On his album, Skinner wrote every song and fans will have the chance to hear those lyrics, his voice and his band when the band take the stage to open for Darryl Worley on October 2 at Bear Creek Smokehouse.
As a former US Navy and country singer, Skinner said he had a great deal of respect for Worley’s dedication to performing for US troops and his continued patriotic support.
“I am pro-America, pro-freedom, and I love that Darryl was part of the initiative to restore American values to the people for our future generations,” he said.
Skinner said he hopes that with the passage of Texas’ new heartbeat law – which allows anyone who facilitates abortions after a fetal heartbeat is detected to be sued – that the home Hannah House Maternity Hospital will need more funding as she has an influx of expecting mothers to help who have chosen life for their babies.
“I’m a father of five,” Skinner said. “My wife and I are passionately pro-life. I love what the Hannah House Maternity Home does by providing healthy resources for mothers. It is a wonderful cause.
The annual benefit concert serves as a fundraiser for the nonprofit Hannah House Maternity Home of Gilmer, which helps young pregnant women in East Texas and beyond make the best decision for themselves and their children as part of a loving and safe environment, Hannah House manager Melanie Wright previously said.
“This is an annual event and one of two fundraisers that we do each year to help fund our nonprofit and help young women and children,” Wright said previously.
Money raised through the event is used specifically to provide safe housing and God-centered counseling for young pregnant women as they decide whether adoption or parenthood is the best choice.
Not only do women stay at Hannah House to receive support throughout their pregnancy, some women who choose adoption stay there for up to six weeks afterwards, Wright said.
“In its 22 year history, more than 500 women and children have been helped by Hannah House,” she said. “We facilitate adoptions and sometimes the mother stays here after childbirth for up to six weeks. For others, we offer parenting transition resources.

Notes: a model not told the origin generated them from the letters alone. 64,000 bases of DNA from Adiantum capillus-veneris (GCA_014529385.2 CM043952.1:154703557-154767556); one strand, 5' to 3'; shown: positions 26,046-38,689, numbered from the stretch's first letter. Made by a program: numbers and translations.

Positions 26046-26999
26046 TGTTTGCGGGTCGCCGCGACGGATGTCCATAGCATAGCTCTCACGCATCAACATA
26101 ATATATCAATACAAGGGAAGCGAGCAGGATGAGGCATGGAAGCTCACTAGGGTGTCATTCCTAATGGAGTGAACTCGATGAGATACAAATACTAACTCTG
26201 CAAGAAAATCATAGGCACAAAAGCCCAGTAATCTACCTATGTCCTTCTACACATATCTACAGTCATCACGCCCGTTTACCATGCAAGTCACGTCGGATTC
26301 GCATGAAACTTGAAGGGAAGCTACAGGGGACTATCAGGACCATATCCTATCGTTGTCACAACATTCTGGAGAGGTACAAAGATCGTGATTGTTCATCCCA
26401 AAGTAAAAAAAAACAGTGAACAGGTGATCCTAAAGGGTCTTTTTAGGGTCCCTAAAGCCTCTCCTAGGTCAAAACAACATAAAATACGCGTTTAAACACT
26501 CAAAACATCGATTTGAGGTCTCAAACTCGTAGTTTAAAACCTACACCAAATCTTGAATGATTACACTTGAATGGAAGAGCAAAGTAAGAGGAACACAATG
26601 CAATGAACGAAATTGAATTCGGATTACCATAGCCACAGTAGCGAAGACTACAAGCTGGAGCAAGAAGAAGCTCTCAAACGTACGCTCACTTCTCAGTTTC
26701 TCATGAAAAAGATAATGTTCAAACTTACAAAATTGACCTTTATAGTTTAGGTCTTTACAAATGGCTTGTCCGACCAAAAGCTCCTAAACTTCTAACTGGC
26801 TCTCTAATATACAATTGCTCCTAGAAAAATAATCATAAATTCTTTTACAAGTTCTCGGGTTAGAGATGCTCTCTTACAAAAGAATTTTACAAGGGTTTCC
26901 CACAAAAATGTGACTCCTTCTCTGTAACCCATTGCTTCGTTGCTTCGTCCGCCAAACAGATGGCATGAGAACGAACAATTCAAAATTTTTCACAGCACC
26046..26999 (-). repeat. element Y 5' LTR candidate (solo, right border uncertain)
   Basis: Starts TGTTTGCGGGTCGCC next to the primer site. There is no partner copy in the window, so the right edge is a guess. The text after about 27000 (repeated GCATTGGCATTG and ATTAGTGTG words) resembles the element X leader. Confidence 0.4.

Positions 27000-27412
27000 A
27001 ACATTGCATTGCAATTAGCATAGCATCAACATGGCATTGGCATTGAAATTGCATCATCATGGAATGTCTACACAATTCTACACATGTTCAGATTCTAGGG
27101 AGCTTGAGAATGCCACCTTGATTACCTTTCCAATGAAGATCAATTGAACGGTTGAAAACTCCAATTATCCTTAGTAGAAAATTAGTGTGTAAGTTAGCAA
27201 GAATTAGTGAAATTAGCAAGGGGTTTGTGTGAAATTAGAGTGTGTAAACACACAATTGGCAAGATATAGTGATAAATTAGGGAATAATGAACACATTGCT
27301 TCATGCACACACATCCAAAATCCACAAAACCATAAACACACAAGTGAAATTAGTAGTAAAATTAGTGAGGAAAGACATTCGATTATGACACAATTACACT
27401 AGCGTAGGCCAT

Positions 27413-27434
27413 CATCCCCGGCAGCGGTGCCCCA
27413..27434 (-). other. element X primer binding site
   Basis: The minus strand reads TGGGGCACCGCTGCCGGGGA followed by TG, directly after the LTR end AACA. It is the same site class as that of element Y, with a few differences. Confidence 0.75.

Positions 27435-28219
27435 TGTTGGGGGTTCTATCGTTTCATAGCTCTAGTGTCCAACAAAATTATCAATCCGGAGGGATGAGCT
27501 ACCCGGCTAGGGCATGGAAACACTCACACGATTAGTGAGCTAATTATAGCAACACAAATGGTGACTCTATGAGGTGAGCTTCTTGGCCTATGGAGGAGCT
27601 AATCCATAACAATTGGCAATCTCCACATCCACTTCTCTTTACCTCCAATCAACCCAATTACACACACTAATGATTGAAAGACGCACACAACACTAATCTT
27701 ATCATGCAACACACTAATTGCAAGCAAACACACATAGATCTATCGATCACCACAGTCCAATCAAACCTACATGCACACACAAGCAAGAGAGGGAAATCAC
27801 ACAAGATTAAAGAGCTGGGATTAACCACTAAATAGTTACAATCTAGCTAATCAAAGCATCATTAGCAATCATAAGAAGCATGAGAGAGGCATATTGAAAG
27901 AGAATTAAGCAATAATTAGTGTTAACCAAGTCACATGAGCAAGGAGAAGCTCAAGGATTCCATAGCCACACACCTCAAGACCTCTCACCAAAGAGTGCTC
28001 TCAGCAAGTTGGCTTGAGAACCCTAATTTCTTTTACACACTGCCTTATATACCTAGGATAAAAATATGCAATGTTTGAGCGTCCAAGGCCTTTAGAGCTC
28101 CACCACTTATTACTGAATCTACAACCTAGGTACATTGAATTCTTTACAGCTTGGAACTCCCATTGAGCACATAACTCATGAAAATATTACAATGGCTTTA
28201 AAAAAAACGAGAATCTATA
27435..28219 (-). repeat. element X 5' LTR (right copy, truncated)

Besides the two benefits of fundraising, Wright said the nonprofit relies on monthly support from about 10 churches in the area, but is looking for other churches to join.
“We are here for women and children,” she said. “We are here to change the life of the mother and to save the life of the child.”
Advance tickets are on sale now for the concert and tickets sold on the day of the event will have an admission increase.
General Admission tickets and VIP tickets are currently still available for purchase online at www.stubwire.com.
VIP tickets cost $ 100 each and include front stage seating, a free lawn chair already set up, access to a VIP lounge for dinner provided by Bear Creek Smokehouse, and includes a three-meat plate with two Accompanying dishes. The VIP courtesy tent offers snacks and includes VIP parking and a goodie bag. VIP ticket sales are limited.
Concert and dinner tickets are $ 50 each and include concert admission and a Bear Creek Smokehouse dinner plate that includes smoked meat and two side dishes, a bun and water or tea. Tickets for the children’s concert and dinner are $ 25 for children 13 and under.
Concert tickets only are $ 35 and concert tickets only for children 13 and under are $ 15.
Doors will open at 4:00 pm on October 2 at the Bear Creek Smokehouse, located at 10857 Highway 154 in Marshall and dinner will begin at 5:30 pm The music concert will begin at 7:30 pm.
Smoking is permitted in designated areas and coolers are permitted, but glass bottles are not permitted. Guests are encouraged to bring lawn chairs and blankets as the concert takes place in the pasture.
Raffle tickets for an autographed Darryl Worley guitar are on sale at Bear Creek Smokehouse and 3 Girls Nutrition.
The event’s sponsors are Julie Woods & Associates, Lesa Wright Photography, Roof Care, Hilton Garden Inn, Robroy Industries, 4-A Oilfield, Harleton Cornerstone, Mall Energy, Premier Homecare and Bevill Music.